A column written in today’s Toronto Star (of all papers) sums up my view of Canada’s mission in Afghanistan. I cheered the columnist along to myself as I read it. Canadian pettiness is showing
Feb 08, 2008
The Toronto Star – Rondi Adamson
The “deploy more NATO soldiers to Kandahar or we quit in 2009” threat contained in the Manley report strikes me as a sad reflection on current Canadian attitudes. It isn’t that more troops would not be desirable. But what if no NATO country sends us a military “partner”?
According to the report, in spite of the ongoing violence, the Afghan economy has been growing, millions of refugees have returned, more children (of both genders) are in school, child mortality rates are improving and infrastructure is being built.
Are we so small-time and penny ante in our world view as to dismiss the progress made? Do we tell the unprepared Afghan forces and population, “Sorry, you’re on your own”? Do we allow Afghanistan to again become a safe haven for Al Qaeda, again a threat to us and others?
I hope not, because another thing we would lose in the process is our reputation. I would argue that it has improved internationally due to our involvement in Afghanistan.
Far from the myth that most of the world used to view us as benign peacekeepers and now view us as pawns of the Great Satan, it is more likely that most of the world either never thought twice about us, or simply viewed us as an extension of the United States.
Now we are included in adult discussions and asked, in return, to behave like adults, responsibly and with integrity.
Instead we not our soldiers, but citizens and leaders behave like accountants with calculators in hand, tallying up every percentage, dollar, headline, slight or snub (real or imagined) and counting every sacrifice as a cause for indignation and (more) anti-Americanism, rather than as, well, a sacrifice.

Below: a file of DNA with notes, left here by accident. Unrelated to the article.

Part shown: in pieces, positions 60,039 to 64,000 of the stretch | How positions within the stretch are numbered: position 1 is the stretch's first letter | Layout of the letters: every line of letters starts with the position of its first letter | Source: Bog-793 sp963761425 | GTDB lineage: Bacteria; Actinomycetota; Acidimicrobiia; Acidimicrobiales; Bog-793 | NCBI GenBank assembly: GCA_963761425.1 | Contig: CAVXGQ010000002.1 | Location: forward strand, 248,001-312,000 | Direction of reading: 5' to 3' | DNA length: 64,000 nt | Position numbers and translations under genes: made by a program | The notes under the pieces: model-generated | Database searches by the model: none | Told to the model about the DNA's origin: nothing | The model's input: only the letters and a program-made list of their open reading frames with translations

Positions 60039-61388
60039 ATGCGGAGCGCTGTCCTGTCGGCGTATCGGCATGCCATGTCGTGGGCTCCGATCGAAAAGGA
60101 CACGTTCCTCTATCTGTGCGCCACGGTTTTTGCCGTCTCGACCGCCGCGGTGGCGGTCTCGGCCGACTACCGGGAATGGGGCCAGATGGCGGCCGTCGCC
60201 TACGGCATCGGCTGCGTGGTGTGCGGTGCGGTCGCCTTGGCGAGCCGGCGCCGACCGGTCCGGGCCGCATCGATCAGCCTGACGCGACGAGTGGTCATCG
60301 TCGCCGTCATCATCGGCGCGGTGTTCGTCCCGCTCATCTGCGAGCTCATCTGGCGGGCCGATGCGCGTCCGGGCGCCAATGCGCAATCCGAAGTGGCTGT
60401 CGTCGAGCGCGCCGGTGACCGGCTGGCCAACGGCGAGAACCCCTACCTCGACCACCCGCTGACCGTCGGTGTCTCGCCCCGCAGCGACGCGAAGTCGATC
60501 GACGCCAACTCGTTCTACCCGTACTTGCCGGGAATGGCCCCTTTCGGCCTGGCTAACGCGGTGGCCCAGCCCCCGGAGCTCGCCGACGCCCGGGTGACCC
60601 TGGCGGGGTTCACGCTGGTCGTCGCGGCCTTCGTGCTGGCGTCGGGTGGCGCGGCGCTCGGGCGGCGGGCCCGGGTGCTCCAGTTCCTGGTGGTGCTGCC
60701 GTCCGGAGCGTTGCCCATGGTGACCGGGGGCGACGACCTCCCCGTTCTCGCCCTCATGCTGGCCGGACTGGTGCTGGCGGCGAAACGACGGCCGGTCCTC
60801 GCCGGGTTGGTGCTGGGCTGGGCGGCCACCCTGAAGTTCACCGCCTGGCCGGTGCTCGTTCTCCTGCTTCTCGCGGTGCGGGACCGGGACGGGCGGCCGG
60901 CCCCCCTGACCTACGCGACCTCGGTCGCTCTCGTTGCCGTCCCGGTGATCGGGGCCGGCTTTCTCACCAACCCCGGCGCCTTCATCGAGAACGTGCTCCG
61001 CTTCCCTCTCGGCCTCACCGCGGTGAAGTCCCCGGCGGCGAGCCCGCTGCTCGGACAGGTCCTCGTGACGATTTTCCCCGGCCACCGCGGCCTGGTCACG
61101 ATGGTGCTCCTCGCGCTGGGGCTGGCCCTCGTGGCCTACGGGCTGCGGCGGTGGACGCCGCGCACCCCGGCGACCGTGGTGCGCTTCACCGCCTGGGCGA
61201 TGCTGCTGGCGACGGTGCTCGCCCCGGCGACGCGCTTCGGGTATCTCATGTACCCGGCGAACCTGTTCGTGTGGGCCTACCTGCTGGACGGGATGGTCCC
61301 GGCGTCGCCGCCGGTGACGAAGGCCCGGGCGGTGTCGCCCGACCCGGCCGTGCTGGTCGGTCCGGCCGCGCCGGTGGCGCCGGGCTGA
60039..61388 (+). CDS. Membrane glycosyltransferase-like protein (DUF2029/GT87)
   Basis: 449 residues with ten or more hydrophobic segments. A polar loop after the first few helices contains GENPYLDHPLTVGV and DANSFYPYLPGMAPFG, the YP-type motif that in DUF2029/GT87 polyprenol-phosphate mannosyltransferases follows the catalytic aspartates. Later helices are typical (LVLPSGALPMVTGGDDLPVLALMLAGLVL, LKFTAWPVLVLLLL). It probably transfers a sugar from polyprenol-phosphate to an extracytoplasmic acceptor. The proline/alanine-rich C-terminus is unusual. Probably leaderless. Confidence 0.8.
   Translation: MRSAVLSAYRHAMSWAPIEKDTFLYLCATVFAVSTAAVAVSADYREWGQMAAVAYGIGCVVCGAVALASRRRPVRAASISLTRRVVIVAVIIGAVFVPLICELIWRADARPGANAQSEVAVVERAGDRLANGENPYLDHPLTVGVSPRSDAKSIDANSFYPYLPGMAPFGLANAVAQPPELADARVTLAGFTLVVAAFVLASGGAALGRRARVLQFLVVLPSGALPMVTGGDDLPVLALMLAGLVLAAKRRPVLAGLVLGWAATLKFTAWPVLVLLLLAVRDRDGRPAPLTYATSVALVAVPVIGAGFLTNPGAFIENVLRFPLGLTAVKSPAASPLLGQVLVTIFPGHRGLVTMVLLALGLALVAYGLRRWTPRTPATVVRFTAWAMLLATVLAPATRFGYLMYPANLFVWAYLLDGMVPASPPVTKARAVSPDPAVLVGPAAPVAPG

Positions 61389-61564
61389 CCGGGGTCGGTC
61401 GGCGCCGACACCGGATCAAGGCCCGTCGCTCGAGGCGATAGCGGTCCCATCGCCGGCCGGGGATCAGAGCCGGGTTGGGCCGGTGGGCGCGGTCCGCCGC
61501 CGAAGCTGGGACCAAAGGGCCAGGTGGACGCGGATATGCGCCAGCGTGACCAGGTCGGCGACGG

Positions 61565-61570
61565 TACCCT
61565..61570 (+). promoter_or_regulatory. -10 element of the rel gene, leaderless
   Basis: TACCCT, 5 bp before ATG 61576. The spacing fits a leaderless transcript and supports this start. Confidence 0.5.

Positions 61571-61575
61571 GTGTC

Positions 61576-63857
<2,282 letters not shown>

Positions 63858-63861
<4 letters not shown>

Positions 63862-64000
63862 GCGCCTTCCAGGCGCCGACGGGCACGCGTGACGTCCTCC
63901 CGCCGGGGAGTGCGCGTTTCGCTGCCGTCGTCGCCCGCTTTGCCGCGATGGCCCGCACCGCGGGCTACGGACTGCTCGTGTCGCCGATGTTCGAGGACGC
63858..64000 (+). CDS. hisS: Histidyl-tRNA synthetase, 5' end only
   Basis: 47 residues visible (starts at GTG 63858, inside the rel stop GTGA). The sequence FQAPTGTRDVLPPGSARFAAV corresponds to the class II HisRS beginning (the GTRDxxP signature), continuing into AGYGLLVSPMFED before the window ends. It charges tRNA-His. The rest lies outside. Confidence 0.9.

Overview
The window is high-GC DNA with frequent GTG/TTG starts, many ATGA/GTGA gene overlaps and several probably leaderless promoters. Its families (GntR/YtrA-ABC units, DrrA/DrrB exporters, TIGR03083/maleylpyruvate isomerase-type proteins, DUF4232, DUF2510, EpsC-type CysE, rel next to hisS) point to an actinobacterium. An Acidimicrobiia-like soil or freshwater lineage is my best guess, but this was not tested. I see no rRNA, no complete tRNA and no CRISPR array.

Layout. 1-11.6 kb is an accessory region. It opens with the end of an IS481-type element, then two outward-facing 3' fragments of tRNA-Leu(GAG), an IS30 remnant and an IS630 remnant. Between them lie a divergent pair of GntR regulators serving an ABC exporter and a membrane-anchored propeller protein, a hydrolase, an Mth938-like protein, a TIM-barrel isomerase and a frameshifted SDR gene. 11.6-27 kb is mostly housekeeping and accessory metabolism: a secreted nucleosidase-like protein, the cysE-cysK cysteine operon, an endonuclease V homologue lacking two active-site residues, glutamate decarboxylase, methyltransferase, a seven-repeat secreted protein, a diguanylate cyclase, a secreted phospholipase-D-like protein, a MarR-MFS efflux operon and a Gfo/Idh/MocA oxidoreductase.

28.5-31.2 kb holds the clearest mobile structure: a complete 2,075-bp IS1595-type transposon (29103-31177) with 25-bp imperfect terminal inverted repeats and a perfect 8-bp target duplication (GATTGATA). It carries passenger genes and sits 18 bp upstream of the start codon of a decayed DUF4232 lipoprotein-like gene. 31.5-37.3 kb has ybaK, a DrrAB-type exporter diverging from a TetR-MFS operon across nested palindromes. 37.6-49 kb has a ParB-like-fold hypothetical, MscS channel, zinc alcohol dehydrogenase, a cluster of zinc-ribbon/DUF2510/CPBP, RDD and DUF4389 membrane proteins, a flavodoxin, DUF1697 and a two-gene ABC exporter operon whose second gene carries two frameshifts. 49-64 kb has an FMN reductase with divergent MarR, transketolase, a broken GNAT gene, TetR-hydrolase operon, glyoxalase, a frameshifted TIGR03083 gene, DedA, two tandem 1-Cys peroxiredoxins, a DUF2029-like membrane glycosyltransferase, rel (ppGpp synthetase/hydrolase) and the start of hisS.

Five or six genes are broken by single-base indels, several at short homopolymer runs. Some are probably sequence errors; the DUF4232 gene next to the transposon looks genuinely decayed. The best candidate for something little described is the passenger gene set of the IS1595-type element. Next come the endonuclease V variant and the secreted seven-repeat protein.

Canadians like to believe they are broad-minded global citizens. But the pettiness on display when we complain about the “disproportionately” large load we are carrying in Afghanistan shows us to be self-absorbed, miserly and ignorant of history.
Venturing into the debate over “disproportionate” contributions is dangerous. A small number of countries (including Canada) carried a disproportionately great burden in defeating Nazism, fascism and the Soviet empire. Should those countries have not done so, crying foul instead?
Washington could point out that our military is disproportionately small, given our population and economy. In fact, for our military to be anywhere near proportionately the size of the U.S. military, we would have to double it.
It could also be pointed out that we have given disproportionately little in previous decades, in terms of NATO commitments and international conflicts. During the years leading up to 9/11, our armed forces were effectively defanged, making us unable to contribute proportionately to just about anything.
One of Jack Layton’s wishes is that we abandon Afghanistan in favour of “saving Darfur,” which, if it could be done, would necessitate doing things (invading, killing, getting killed) Layton objects to when done in Afghanistan. That aside, if we had a military proportionate to our size, we could contribute to both wars.
Many Canadians seem to have forgotten two things about Afghanistan. The first is that the 9/11 attacks were attacks on the West. Osama bin Laden himself said as much. This is our battle.
The second is that our military presence in Afghanistan has been authorized under international laws we purport to respect. The Manley report reminds us of this. It also offers a realistic assessment of what it calls a noble mission. Not rosy, not hopeless, but one that requires our continued and valuable (be it disproportionate or not) presence. Rondi Adamson is a Toronto writer.